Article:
Q: You mentioned a whole range of issues, concepts and ideologies. You are a young man and know these things. You remind of our conscious young Nigerians in the 60s. Doesn’t it bother you when your contemporaries don’t know these things? They are not society conscious. What do you think about when you get to coming into contact with them?

A: This is a deep one. I understand the issue about the docility of young Nigerians. The lack of consciousness, self development, not just the mainstream education, passing through the university, but reading and knowing so much about the world and Africa; and understanding all these narratives, but I shouldn’t blame only my generation. I did an article for the Guardian: My father’s generation failed mine. I send in articles about our societal realities to them occasionally. In that article, I presented a very serious debate. My father’s generation had everything good and fine: quality education and scholarships. They graduated and companies were begging them to come and work for them. Naira had value then in the 70s and early 80s. They had everything good and fine. Then you look at what we have been left with. Taking education for an example, our educational sector is into serious crisis. We cannot get quality education again in the country. Most of the public primary schools are dead. The malpractices during secondary school certificate exams. The universities are rotten. Even most of the private universities that should have been able to raise the bar of quality education aren’t doing that: admitting students that even got less than 100 in JAMB. It’s all about profit, money and not quality. So that particular educational sector is very key. So my generation has not been able to get quality education like our fathers got which is affecting us. Education is very key: mindset reorientation, mental education, exposure etc. also, I have an issue with my generation but this was also caused by my father’s generation. We are so materialistic. It’s all about money. A young graduate graduates today and wants to have a car, house and all the costly devices in town. It’s a wrong mindset. It’s all about money and to make it through any means. But this is because of the economic realities. Nigeria lacks an economic direction in terms of development. And young people are being pushed into a lot of things to make money, to survive, and make a living. Look at the entertainment industry, there is a total migration away from the sciences. Young people are dropping from the universities to go into entertainment as it is been seen as an escape route to economic freedom. I understand you perfectly but I should not only blame my generation but my father’s generation as well and the society we have.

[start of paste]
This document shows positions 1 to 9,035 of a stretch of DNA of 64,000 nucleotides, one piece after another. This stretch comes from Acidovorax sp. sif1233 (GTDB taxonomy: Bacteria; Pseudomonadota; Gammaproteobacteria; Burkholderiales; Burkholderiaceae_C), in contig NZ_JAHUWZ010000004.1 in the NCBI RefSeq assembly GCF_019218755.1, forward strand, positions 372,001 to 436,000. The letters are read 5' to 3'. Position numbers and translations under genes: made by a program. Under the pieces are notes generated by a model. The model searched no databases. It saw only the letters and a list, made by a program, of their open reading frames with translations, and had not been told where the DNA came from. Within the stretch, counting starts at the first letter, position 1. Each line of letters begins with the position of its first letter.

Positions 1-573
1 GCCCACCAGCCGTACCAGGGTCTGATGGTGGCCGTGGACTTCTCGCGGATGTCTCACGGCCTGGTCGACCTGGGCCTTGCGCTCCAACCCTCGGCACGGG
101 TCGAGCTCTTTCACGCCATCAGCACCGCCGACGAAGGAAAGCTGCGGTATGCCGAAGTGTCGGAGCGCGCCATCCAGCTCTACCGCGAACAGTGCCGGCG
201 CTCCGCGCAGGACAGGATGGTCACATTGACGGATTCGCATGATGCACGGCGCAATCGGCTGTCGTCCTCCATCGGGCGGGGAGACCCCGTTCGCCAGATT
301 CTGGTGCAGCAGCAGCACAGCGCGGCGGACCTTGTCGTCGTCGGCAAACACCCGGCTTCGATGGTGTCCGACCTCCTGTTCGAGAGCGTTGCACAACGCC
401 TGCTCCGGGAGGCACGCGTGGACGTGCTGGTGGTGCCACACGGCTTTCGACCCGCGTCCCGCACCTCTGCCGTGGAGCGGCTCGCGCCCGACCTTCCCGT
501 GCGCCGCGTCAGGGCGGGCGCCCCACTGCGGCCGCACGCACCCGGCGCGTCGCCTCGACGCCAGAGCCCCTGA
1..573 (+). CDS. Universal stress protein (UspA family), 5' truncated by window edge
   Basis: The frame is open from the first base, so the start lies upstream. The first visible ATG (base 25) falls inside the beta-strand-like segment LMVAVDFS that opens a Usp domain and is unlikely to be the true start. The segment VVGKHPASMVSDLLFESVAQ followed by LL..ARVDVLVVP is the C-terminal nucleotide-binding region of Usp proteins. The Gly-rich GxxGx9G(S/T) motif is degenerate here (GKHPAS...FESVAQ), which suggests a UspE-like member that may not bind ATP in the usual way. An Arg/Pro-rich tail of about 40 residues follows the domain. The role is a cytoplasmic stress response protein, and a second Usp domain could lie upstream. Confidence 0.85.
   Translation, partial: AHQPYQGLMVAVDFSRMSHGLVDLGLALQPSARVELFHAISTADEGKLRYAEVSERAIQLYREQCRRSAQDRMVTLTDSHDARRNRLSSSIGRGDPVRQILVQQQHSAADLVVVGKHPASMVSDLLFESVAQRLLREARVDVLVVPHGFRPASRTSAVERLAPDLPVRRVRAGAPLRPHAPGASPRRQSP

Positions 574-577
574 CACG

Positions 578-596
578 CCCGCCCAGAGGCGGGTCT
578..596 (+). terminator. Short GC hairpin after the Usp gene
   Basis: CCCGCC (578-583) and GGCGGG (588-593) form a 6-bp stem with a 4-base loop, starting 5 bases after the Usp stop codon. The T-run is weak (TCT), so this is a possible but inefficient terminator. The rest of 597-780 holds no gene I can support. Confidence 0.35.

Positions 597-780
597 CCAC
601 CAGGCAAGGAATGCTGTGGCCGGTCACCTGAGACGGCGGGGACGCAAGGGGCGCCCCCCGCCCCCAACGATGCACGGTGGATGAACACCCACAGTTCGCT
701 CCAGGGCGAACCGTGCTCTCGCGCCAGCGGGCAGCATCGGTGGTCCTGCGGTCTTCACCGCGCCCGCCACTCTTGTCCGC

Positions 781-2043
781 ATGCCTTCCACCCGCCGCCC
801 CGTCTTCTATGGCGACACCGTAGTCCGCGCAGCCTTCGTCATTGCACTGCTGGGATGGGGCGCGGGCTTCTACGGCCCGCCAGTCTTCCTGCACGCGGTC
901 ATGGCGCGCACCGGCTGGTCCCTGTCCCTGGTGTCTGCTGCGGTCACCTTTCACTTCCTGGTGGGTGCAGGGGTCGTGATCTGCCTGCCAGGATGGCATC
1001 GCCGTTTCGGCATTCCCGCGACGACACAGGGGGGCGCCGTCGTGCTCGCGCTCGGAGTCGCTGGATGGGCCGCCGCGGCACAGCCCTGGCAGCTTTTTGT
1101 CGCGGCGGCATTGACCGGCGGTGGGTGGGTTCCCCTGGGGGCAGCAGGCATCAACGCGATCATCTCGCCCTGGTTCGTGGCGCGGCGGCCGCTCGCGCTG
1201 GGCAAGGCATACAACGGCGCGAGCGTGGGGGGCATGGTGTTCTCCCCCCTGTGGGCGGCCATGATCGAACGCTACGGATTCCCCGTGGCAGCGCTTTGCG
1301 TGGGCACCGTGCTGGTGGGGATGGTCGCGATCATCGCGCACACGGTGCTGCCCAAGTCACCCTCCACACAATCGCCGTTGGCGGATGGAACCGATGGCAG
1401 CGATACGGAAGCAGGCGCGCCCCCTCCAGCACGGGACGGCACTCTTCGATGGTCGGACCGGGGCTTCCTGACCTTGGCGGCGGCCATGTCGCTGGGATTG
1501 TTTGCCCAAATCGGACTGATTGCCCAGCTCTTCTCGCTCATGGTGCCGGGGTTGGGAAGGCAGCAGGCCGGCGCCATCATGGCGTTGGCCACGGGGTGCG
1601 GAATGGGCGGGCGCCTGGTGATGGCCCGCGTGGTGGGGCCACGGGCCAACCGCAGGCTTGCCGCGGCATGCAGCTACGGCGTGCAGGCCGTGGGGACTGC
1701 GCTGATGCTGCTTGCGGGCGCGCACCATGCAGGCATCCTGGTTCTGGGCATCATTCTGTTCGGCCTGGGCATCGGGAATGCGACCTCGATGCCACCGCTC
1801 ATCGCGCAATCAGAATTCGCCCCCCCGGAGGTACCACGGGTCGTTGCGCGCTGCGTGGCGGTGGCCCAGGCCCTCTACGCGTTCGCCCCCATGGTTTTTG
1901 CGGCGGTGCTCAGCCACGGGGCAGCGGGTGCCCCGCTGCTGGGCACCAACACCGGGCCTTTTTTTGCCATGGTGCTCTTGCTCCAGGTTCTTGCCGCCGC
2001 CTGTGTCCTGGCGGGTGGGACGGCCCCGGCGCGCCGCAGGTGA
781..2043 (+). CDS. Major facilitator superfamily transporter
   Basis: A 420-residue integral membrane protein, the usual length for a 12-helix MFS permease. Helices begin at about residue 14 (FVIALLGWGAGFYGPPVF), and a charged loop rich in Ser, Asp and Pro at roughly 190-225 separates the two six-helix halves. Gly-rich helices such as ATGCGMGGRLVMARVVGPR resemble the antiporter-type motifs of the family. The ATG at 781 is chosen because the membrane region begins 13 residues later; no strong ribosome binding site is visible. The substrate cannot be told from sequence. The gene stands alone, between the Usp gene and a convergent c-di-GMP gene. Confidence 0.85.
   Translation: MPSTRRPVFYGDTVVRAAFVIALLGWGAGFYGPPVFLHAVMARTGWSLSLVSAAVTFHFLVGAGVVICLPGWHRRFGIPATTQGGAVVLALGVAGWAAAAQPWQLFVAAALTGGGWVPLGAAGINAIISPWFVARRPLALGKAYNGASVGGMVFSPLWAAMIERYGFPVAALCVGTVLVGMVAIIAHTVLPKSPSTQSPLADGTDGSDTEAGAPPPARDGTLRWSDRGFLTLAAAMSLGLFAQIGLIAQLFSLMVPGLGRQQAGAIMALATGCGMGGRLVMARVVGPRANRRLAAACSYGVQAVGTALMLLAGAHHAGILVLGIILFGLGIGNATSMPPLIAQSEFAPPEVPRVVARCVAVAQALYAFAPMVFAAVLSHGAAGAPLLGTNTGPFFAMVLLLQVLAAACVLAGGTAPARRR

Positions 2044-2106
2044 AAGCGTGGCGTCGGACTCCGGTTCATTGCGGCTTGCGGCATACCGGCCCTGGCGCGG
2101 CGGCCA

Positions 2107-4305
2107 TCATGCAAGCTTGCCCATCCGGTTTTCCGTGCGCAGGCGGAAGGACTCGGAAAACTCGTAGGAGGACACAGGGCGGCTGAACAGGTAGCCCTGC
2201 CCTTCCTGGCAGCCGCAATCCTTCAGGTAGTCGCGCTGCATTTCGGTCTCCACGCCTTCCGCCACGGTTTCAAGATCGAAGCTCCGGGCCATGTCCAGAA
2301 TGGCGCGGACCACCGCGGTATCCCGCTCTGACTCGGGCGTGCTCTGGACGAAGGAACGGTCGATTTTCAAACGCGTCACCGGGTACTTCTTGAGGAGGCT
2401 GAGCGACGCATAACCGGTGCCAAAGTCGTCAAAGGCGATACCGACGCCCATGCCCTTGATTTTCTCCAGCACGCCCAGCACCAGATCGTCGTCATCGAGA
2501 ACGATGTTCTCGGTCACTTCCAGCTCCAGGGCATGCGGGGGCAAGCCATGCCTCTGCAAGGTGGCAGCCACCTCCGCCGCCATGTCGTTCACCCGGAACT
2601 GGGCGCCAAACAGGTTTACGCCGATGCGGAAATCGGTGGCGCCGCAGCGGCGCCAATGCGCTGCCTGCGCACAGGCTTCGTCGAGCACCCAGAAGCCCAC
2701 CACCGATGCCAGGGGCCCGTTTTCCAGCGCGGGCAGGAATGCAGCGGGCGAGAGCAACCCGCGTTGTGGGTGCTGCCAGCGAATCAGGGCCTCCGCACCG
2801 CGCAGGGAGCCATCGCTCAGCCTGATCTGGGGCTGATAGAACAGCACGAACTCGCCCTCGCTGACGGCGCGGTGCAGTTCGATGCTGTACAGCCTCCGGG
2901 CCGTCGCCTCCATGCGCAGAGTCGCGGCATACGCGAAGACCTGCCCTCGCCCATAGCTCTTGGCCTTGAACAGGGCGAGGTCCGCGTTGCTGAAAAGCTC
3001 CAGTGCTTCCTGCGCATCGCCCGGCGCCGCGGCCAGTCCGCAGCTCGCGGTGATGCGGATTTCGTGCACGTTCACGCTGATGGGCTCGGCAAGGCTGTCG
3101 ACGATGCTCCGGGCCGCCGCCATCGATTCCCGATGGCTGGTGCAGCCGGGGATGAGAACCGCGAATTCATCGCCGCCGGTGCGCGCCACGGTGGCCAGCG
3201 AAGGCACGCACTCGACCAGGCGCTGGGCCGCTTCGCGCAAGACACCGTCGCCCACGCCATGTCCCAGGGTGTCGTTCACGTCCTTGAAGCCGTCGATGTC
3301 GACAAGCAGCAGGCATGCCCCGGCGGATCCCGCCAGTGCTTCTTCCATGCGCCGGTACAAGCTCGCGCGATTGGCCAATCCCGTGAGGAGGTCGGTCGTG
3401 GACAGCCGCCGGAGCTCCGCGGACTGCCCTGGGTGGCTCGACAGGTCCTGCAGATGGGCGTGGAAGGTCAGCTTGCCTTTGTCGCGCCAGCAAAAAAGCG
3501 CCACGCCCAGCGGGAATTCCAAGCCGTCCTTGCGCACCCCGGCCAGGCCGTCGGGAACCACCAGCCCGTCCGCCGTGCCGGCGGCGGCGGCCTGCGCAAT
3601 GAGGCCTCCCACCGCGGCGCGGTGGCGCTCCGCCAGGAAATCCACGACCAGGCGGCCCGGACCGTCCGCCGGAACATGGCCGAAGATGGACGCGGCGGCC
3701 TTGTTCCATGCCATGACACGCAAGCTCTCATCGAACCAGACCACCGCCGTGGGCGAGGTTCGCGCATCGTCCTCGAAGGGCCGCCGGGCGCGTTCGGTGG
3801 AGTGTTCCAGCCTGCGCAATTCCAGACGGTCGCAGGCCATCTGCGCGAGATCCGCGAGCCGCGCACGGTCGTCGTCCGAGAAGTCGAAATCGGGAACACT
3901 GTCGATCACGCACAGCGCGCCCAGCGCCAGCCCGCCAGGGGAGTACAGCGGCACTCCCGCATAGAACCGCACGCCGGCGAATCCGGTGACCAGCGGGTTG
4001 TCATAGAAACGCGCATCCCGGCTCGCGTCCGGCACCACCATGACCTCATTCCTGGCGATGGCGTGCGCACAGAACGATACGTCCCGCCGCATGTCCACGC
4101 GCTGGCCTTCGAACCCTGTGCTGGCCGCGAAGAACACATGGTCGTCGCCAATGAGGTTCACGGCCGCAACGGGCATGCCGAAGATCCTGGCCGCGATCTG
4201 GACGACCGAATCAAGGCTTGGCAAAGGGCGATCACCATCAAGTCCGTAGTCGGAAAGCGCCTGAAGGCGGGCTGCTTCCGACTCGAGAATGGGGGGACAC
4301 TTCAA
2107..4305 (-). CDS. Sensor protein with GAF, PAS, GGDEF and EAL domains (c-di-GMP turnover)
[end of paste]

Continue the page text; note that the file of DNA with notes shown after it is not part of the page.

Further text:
Q: So after the blame, what is the way forward?